• provides for a liability to be created in and varied in the country in which the payee is resident except where the payer has had no or little connection with Australia. In these cases the individual state where the liable parent resides would claim personal jurisdiction where a new liability is sent to them and the payee in Australia would have to petition the USA requesting a liability be established in the USA. Where a US liability is registered in Australia and the payee still lives in the state where the liability was initiated, that state will claim continuing jurisdiction over the liability. Therefore the USA cannot recognise an Australian court variation to the liability in spite of this being available to the liable parent in Australia and recognised in Australia
  • obliges each country to assist in locating payers, serving notices and providing advice, and
  • provides for the protection of privacy and for information sharing.

For Australia, the agreement applies in Australia, Norfolk Island and the territories of Christmas and Cocos (Keeling) Islands. For the USA, the agreement applies in the fifty states, American Samoa, the District of Columbia, Guam, Puerto Rico, the United States Virgin Islands and any other jurisdiction of the United States participating in Title IV-D of the Social Security Act.

Agreement between Australia and the United States of America (PDF 36kB)

United Nations Convention on the Recovery Abroad of Maintenance

The United Nations Convention on the Recovery Abroad of Maintenance (UNCRAM) was signed in New York on 20 June 1956. It aimed to overcome the legal and practical difficulties involved in establishing claims for maintenance abroad where other reciprocal arrangements did not exist.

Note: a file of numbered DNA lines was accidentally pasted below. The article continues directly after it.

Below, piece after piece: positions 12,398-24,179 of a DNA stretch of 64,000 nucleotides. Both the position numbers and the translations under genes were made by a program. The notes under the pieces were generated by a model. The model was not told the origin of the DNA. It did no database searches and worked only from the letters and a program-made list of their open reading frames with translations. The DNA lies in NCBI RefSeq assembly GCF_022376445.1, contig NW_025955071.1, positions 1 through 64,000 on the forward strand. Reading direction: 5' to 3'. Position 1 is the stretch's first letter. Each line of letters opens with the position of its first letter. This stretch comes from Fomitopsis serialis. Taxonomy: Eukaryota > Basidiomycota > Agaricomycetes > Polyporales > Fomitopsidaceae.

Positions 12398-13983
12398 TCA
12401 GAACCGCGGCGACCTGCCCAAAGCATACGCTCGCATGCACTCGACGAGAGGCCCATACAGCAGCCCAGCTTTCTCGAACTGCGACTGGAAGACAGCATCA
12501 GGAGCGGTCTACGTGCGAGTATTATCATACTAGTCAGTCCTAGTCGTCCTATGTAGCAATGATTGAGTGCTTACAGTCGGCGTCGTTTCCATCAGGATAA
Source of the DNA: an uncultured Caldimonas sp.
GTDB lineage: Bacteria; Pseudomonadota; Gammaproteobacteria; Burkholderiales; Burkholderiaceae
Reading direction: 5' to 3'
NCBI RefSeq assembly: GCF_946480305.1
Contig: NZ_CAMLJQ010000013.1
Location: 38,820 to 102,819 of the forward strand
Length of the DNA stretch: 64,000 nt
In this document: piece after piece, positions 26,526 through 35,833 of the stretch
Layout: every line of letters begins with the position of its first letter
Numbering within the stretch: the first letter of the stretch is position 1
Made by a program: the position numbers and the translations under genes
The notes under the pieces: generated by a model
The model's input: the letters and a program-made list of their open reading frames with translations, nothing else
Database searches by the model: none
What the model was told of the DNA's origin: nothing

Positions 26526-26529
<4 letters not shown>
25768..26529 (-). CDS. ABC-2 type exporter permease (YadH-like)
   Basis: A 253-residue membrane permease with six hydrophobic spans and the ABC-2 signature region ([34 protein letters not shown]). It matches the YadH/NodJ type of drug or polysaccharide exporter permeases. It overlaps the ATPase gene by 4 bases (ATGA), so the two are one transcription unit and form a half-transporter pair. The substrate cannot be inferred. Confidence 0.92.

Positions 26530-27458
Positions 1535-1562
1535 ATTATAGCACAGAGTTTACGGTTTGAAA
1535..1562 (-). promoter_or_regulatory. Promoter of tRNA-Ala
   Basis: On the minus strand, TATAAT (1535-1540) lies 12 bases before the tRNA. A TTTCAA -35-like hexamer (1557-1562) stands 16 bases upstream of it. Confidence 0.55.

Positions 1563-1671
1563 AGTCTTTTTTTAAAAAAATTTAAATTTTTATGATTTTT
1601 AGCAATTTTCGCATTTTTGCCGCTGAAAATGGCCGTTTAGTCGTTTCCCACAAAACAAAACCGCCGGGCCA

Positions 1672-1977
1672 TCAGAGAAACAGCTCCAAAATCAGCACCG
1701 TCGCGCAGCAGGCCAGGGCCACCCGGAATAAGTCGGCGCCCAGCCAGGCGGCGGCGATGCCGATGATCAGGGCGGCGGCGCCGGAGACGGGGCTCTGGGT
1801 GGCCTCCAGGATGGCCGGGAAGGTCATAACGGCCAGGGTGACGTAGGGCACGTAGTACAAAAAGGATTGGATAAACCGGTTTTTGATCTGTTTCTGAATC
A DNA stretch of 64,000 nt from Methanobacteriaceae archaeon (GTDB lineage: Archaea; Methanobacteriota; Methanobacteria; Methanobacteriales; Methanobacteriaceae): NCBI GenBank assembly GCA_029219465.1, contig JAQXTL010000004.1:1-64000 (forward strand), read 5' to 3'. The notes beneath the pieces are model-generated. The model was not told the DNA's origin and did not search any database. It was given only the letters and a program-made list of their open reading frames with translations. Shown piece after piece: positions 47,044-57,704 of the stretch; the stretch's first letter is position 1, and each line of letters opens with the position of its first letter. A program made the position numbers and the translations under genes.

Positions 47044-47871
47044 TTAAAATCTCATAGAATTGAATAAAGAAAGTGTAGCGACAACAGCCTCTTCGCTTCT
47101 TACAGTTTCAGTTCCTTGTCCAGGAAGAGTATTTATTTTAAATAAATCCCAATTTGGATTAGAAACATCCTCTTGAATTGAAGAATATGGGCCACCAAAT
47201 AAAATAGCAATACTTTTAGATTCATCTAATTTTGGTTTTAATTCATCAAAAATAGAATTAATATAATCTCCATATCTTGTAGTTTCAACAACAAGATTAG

Australia is a contracting party to the convention, which is included at schedule 3 to the FL Regs. Provisions under child support legislation, as well as provisions of the FL Act and FL Regs, are relevant to the operation of the convention.

A payee in an UNCRAM country can make an application to an UNCRAM country where the liable parent resides for that country to establish a maintenance liability on their behalf. An UNCRAM country may also register an existing liability under this convention but only where their domestic law allows. The current active UNCRAM members are listed in schedule 4 of the Family Law Regulations.

A payee who resides in a reciprocating jurisdiction that is an UNCRAM country can make an application via the relevant overseas authority if the payer resides in Australia. The application can be for registration of an existing overseas liability, or an application to establish a child support assessment.

If the payee does not have an existing overseas liability and is not eligible for an Australian assessment (e.g. because the child is over 18), the payee can still make an application for establishment of a liability in Australia under the convention, as provided for under the FL Regs.

A payee in Australia may need to make an UNCRAM application for establishment of a liability if they are seeking maintenance from a payer, but cannot otherwise do so (e.g. because the laws of the reciprocating jurisdiction do not currently allow that jurisdiction to recognise a child support assessment). The Registrar will transmit the application to the relevant country.

The Registrar may also transmit an existing registered child support assessment or maintenance order to a reciprocating jurisdiction under UNCRAM if that is the only arrangement that exists between Australia and the reciprocating jurisdiction.

A court in the receiving UNCRAM country (i.e. where the payer resides) will decide the level of maintenance payable under the relevant law in that jurisdiction (Article 6 of the convention). It may take into account the information provided by the Registrar in making that decision.

Last reviewed: 20 March 2015